Last time we showed how to make sure unwanted visitors cannot access your private intranet. In this article we will talk through ways to make sure that once authorized users (perhaps employees) do have login details, they can edit and view the content they are supposed to.
Next time we will cover user management tactics – actually creating accounts for your employees – but it can be worth doing some groundwork first to ensure that those new accounts have the access they require.
To be clear, you can always come back and set up the access levels in the future (although it might be a bit more work), so if you’re just experimenting with the possibility of setting up an intranet at this stage, feel free to take a bit of a break for this part of the course…
Default User Roles
You will need a clear idea about who should be able to write their own content, and more importantly edit or delete others’. You should never make too many Administrators (able to change site configuration and remove other users), but for a small single-site intranet, you might well want all employees to be Authors who can be trusted to change any of the content.
For more details of the various roles, please see our guide Making the most of WordPress’ user system. Below we discuss how to set the default roles for single-site (normal) WordPress installations, and then for multisite installations.
Single-site default role
In a single-site installation, just load up your Admin panel and go to Settings -> General. There is a drop-down called ‘New User Default Role’ which allows you to select the default role assigned to any new users when they are registered. To start with, it should be set to the lowest level of Subscriber.
Multisite default role
Things are a little bit more complicated for multisite installations. By default, new users will have accounts created so they can login, but they will not actually be members of any of your sub-sites. They won’t be able to do a lot! Unless you install a special plugin, an administrator will have to add each new user to each site manually. For a large organization, that might be preferable – perhaps you don’t want many teams to access each others’ sub-sites.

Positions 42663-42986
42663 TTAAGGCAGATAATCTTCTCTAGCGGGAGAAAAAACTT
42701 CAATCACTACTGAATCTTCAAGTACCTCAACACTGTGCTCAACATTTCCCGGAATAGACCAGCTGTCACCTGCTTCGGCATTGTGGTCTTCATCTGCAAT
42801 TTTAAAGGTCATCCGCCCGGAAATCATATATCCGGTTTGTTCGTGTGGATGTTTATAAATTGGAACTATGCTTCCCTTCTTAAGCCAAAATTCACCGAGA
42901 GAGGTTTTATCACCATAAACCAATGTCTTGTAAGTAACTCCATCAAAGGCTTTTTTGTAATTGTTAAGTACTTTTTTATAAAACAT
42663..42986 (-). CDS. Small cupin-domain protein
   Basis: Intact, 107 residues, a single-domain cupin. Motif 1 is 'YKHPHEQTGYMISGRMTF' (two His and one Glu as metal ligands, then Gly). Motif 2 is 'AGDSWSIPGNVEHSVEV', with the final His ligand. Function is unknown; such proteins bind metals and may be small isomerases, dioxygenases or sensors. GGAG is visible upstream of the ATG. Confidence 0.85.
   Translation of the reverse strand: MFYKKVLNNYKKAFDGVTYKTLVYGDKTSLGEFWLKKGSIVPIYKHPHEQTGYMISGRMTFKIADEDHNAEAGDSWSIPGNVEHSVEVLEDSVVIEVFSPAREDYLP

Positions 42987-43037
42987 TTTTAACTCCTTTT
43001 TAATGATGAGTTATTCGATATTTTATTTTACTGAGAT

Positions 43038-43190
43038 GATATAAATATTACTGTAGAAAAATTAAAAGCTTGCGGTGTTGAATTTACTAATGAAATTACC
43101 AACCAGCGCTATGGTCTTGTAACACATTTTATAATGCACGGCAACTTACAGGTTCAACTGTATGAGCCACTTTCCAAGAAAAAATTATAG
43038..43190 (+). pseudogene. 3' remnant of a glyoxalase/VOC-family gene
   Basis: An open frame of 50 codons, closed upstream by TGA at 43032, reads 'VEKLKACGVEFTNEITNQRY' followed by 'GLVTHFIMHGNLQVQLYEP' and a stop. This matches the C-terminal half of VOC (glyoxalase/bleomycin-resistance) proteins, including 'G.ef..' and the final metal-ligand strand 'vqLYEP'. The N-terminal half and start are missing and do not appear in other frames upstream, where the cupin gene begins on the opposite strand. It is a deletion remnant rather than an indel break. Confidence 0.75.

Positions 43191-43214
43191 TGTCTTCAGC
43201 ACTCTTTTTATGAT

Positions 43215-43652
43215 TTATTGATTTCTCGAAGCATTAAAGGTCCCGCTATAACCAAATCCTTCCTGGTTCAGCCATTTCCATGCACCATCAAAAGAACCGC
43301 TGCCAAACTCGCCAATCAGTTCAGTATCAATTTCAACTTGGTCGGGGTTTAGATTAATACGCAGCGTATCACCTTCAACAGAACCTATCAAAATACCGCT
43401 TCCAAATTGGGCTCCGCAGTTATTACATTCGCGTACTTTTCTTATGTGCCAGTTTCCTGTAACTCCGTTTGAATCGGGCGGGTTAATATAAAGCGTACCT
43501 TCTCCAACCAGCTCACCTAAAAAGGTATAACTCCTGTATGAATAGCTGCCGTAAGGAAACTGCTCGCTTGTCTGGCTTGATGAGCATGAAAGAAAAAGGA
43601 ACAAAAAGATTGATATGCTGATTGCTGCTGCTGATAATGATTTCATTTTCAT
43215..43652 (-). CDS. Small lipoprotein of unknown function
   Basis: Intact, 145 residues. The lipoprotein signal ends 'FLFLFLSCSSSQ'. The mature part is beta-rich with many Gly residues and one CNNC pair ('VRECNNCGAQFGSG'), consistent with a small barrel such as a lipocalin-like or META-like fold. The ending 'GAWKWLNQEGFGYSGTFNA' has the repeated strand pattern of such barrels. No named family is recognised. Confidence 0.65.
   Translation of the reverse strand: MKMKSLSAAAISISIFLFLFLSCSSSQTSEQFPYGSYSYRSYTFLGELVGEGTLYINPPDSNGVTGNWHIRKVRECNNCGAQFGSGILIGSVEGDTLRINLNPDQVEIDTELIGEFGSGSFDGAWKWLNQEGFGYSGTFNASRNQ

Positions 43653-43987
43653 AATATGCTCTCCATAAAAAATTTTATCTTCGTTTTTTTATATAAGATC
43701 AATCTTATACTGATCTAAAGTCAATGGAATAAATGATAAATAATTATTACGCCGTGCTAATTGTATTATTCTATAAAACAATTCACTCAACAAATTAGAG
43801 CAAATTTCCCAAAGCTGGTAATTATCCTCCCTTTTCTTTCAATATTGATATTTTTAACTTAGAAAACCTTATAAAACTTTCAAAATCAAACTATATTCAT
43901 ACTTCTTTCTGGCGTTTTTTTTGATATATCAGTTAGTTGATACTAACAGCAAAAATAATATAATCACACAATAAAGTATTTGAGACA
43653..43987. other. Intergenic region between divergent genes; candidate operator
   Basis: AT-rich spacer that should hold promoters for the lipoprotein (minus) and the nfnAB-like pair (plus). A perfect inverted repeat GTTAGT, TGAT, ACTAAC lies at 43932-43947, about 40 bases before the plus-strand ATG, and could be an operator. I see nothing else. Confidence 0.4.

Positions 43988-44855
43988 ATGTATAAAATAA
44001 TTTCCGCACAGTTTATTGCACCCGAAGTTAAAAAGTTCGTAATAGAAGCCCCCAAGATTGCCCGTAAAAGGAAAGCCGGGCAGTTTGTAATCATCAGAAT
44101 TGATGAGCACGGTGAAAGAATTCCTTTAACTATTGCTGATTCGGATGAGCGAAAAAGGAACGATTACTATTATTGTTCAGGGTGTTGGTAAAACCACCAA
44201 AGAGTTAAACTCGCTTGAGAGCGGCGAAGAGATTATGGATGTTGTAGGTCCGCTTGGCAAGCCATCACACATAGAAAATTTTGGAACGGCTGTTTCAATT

If you do want new users to be added to all sub-sites automatically when their accounts are created, install the Multisite User Management plugin. From the Plugins page in your admin panel, search for the plugin by name to install it.
As shown in the screenshot here, you can choose a default role for each sub-site in your network.
Perhaps you will make all users Contributors to all sub-sites by default, and then if you need to make any exceptions – such as the head of sales being an admin of only the /sales sub-site – then you can always change individual users’ settings later.
The Landing Page
When users login to your intranet, one of two things may happen:
- If they were trying to access a protected page, but have been required to login to access it, after successful authentication they should just be redirected back to the original page they were trying to view. All good.
- If they followed a link straight to /wp-login.php to login, then by default they will find themselves in their own cut-down version of the WordPress admin panel, which will just be a page to edit their ‘profile details’ for most non-admin roles.
The second scenario is a bit disappointing in most cases, so again some plugins come to the rescue.
Peter’s Login Redirect plugin allows you a lot of flexibility over the landing page for users when they login directly to your site. Once installed and activated, in your Admin panel go to Settings -> Login/logout redirects. There are granular controls if you need them, but otherwise just look for the ‘All other users’ section and enter the URL you want users to see when they first login. You can use ‘variable’ codes to represent the user’s username in order to build a URL that may not be identical for each user, but varies depending on their username.
For multisite, you may need to set up redirects for each of your sub-sites independently.
In this article we showed how to make sure your authorized users are able to use your site once logged in. But how do you go about creating user accounts for all your employees (and only them…) in the first place? In the next article we will discuss some ways to easily create and manage accounts for your intended users without it becoming a burden for you as admin. And if you want your employees to fully use the intranet, you don’t want them to take on the burden either. The next part is now available here.
Since writing this intranet guide, we received a lot of feedback asking if there was a simpler way to turn WordPress into a typical corporate intranet instead of having to cherry-pick features from a series of free plugins. So we released our own All-In-One Intranet plugin. If you want to cut to the chase and set up your intranet quickly and easily, backed by expert support from ourselves, see more details and purchase here: All-In-One Intranet product page.